3. Name the default concrete implementation for an immutable Seq.
  4. Name the default concrete implementation for an immutable indexed Seq.
  5. Name the default concrete implementation for a mutable Seq.
  6. Name the default concrete implementation for a mutable indexed Seq.
  7. It is sometimes said that List.flatMap is more powerful than it was expected to be. Can you explain why?
  8. Describe a way to map over a collection multiple times using different functions but without producing intermediate collections.
 

Further reading

  • Mads Hartmann, Ruslan Shevchenko, Professional Scala: Write concise and expressive, type-safe code in an environment that lets you build for the JVM, browser, and more.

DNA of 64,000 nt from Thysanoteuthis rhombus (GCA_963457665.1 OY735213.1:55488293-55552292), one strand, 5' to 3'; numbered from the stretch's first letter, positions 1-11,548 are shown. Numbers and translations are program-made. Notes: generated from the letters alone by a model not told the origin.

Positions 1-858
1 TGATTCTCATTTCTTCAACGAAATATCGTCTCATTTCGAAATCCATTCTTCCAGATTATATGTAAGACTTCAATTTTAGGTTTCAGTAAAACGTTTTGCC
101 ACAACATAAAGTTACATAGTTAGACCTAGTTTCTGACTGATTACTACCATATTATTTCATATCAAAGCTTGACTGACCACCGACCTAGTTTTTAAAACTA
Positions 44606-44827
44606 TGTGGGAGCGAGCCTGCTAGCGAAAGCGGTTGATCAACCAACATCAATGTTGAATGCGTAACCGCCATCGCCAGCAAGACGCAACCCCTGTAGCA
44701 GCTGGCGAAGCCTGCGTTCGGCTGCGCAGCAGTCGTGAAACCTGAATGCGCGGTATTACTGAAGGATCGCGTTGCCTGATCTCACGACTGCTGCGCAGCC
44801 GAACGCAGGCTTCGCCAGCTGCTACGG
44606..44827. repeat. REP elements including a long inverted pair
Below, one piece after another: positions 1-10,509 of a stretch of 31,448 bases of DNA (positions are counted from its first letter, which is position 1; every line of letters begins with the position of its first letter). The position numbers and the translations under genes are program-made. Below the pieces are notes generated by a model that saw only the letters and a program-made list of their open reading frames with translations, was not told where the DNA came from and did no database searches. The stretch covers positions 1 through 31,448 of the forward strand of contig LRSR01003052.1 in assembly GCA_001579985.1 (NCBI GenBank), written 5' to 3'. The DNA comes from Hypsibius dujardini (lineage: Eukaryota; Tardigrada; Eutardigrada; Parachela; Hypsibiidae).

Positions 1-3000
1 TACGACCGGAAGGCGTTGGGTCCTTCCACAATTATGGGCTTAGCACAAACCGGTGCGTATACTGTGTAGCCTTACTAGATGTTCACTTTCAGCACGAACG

• Vikash Sharma, Learning Scala Programming: Learn how to write scalable and concurrent programs in Scala, a language that grows with you.

About the Author

  • Slava Schmidt

    Slava Schmidt is a software developer living in Germany. During his career, he has used a wide spectrum of programming languages, ranging from Assembler to Haskell, and progressed from an intern programmer, via head of engineering, to a Scala contractor. In his current role, he helps to develop and bring into production a number of Scala projects of various sizes and complexities for customers from different industries.

    He is a contributor to open source projects related to Scala and Akka. As a passionate conference speaker, he regularly gives talks about technologies to share his experiences with other developers.

    Browse publications by this author